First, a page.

Summary judgment will be granted when the pleadings, depositions, exhibits, and affidavits on file reveal no genuine issue of material fact and establish that the moving party is entitled to judgment as a matter of law. 735 ILCS 5/2-1005 (West 1994); Mobil Oil Corp. v. Maryland Casualty Co., 288 Ill. App. 3d 743, 751, 681 N.E.2d 552 (1997). All evidence must be construed in the light most favorable to the nonmoving party, and most strictly against the moving party. Gatlin v. Ruder, 137 Ill. 2d 284, 293, 560 N.E.2d 586 (1990). Because summary judgment is a drastic remedy, it will be granted only if the right of the moving party is clear and free from doubt. McCullough v. Gallaher & Speck, 254 Ill. App. 3d 941, 948, 627 N.E.2d 202 (1993). Appellate review of orders granting summary judgment motions is de novo. Zoeller v. Augustine, 271 Ill. App. 3d 370, 374, 648 N.E.2d 939 (1995). I Spectramed argues that it was entitled to recover the costs of defending and then settling the two patent infringement claims under section 2.04(b) of the Agreement. The primary objective in construing a contract is to give effect to the intent of the parties, which is to be ascertained from the language of the contract. Omnitrus Merging Corp. v. Illinois Tool Works, 256 Ill. App. 3d 31, 34, 628 N.E.2d 1165 (1993).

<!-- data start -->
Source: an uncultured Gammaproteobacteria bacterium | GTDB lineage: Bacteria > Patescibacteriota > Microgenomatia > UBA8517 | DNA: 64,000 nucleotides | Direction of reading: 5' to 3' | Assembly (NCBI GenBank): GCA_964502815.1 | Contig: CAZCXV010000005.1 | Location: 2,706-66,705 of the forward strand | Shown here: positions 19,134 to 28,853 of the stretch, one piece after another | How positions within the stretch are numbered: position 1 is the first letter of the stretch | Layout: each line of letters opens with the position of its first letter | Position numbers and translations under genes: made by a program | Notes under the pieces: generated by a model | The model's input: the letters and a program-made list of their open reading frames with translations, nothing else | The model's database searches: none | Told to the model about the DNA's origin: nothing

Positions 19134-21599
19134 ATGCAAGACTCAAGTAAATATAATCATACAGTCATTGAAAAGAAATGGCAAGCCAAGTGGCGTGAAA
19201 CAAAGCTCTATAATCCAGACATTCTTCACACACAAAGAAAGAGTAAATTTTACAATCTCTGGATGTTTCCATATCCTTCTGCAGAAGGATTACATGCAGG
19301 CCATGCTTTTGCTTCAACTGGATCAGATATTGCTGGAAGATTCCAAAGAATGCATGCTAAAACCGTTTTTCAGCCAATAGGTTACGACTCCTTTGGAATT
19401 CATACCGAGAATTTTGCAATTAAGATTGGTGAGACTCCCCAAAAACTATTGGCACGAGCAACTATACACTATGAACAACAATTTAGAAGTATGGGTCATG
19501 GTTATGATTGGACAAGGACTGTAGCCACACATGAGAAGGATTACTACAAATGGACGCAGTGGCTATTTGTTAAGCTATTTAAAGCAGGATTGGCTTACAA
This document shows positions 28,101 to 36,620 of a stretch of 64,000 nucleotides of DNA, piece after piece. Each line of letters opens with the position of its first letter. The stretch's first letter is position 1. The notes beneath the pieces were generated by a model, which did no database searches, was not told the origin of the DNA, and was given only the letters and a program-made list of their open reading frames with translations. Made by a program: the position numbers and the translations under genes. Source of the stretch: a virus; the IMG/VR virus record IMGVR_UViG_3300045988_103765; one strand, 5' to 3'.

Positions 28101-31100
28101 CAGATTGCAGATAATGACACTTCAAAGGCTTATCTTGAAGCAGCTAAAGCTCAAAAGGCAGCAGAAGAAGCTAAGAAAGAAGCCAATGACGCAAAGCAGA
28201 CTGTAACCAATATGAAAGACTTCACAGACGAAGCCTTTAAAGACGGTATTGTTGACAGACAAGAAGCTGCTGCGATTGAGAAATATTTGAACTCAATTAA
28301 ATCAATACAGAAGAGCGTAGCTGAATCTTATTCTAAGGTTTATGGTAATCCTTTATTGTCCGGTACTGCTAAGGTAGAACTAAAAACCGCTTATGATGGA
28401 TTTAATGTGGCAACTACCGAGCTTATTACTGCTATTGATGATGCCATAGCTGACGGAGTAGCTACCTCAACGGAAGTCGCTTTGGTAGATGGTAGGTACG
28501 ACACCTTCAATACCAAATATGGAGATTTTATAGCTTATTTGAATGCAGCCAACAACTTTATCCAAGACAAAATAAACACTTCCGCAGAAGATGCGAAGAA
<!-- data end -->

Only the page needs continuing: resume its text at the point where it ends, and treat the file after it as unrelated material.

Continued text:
If the contract is clear and unambiguous, the intent of the parties must be determined solely from the contract's plain language, and the court may not consider extrinsic evidence outside the "four corners" of the document. Omnitrus, 256 Ill. App. 3d at 34. When interpreting a contract, the court must consider the entire document, not merely an isolated portion. In re Estate of Chaitlen, 179 Ill. App. 3d 287, 291, 534 N.E.2d 482 (1989). Where no ambiguity exists, construction of the document is a question of law. Farm Credit Bank v. Whitlock, 144 Ill. 2d 440, 447, 581 N.E.2d 664 (1991).